My Lady’s Dare
Author: Gayle Wilson
ISBN: 0-373-29116-7 (Harlequin Historical)
Finished: 15 July 2007
Who: Elizabeth Carstairs and Valentine Sinclair, Earl of Dare
From the back: Valentine Sinclair, the Earl of Dare, was an enigma, even to those who professed to know him well. For while his morals seemed suspect and his leisure pursuits as reckless as any of his well-heeled peers’, there was something lurking beneath the facade of good looks, wit and charm that he so skillfully hid behind.
Valentine Sinclair is the eldest of the three Sinclair brothers. He’s a bit of a romantic and a knight errant. He became a spy for the English in the war against Napoleon mostly to support his two younger brothers, who are in the army, but also out of a sense of patriotic duty to his country. Even if that means he has to pretend to be one of the Regent’s shallow sycophants and tell everyone that he and his brothers are estranged. He treats his valet, Ned Harper, almost like a brother. He is so affected by the loss of his agent in France that he hunts down the men responsible for his death. It’s only natural, when he encounters Elizabeth Carstairs and senses that she is living in her own private prison, that the earl sets out to rescue her.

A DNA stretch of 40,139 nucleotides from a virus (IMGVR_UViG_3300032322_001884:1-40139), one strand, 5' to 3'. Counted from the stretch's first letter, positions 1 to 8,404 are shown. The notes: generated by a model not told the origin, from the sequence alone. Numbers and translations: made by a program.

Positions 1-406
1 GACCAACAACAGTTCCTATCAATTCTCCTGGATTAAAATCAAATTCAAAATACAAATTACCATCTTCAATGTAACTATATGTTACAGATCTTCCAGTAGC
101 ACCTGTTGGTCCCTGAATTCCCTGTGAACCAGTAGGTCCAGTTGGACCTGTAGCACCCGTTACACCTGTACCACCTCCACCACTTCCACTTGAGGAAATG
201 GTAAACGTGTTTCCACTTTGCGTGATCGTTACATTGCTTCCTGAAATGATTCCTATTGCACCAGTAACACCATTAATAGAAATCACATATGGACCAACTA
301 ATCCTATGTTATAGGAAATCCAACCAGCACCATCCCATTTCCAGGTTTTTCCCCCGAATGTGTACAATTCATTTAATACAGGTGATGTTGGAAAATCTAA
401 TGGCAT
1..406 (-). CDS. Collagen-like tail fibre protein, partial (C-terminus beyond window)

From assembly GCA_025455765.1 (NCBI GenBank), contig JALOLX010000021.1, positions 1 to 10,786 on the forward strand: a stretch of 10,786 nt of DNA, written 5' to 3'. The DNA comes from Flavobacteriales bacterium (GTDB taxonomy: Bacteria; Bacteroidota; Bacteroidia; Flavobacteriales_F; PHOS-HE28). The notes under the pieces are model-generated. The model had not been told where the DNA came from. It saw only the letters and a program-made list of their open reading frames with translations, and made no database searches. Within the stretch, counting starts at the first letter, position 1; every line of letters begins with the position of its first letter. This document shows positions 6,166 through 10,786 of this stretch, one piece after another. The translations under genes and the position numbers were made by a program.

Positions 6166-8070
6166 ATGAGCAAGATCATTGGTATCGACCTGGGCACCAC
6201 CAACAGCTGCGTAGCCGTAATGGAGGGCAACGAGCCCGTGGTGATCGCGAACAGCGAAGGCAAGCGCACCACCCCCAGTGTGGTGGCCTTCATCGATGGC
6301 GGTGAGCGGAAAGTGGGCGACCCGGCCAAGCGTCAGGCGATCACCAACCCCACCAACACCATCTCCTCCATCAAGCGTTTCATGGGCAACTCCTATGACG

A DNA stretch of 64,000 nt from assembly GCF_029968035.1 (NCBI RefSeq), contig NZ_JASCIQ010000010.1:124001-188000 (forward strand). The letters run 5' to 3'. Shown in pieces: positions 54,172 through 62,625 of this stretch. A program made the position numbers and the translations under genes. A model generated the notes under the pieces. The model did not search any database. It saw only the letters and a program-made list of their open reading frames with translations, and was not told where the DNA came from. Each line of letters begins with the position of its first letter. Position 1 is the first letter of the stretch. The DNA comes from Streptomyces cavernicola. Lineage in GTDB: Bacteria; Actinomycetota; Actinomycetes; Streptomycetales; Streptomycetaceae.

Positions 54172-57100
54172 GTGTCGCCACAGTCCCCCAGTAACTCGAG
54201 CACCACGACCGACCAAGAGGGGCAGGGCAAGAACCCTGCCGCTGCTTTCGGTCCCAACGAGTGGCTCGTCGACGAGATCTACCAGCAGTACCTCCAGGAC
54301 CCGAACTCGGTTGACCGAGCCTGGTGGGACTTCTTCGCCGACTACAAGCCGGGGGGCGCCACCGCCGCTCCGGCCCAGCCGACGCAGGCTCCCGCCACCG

Elizabeth Carstairs made a choice, two years ago, that has kept her under Henri Bonnet’s thumb. She’s accepted her fate and bears the consequences quietly. She doesn’t expect anyone to come to her rescue, especially a member of the ton. She is shocked when she learns that Bonnet has lost her to Sinclair in a card game. Elizabeth believes that he lost on purpose and has some nefarious assignment for her in the earl’s household. Also, Elizabeth is sure the earl intends to make her his lover.
Though the earl is attracted to Elizabeth in ways he’s never been attracted to women of his acquaintance before, he believes her to be a woman of gentle birth and not a common strumpet. He’s too much a gentleman to use her in that way. Both Ned Harper and Ian, one of Val’s brother, believe that the earl is refusing to see the truth. Regardless, the earl is determined to learn her story and asks the recuperating Ian to help him.
Val does something that I thought was out of character. He asks Henri to tell him how Elizabeth came to be his “employee”. Though the truth is far from pretty, it’s nowhere near as sordid as the lies Henri spins to provoke the earl. The fact that the earl believes the Frenchman didn’t make sense to me. Val has no reason to trust Bonnet and probably should have been a bit more suspicious. The story the Frenchman tells him feeds into his own fears that Ned and Ian were right about Elizabeth. His illusions are shattered and his heart is broken.
I had one other qualm about the book. I just couldn’t accept that there wasn’t anyone Elizabeth could have gone to for help two years ago. She has family. Were they that uncaring, that they never questioned what happened to her?
That said, if she had no one she could turn to and she believed her choice was the right one at the time, then I can respect the decision Elizabeth made. She stoically took responsibility for her actions, and even tried to solve the problem herself.
This is the first book in The Sinclair Brides trilogy.
“Did you dance?”
“Not with grace.”
“I’m sure Grace was vastly disappointed.”
— Elizabeth, Val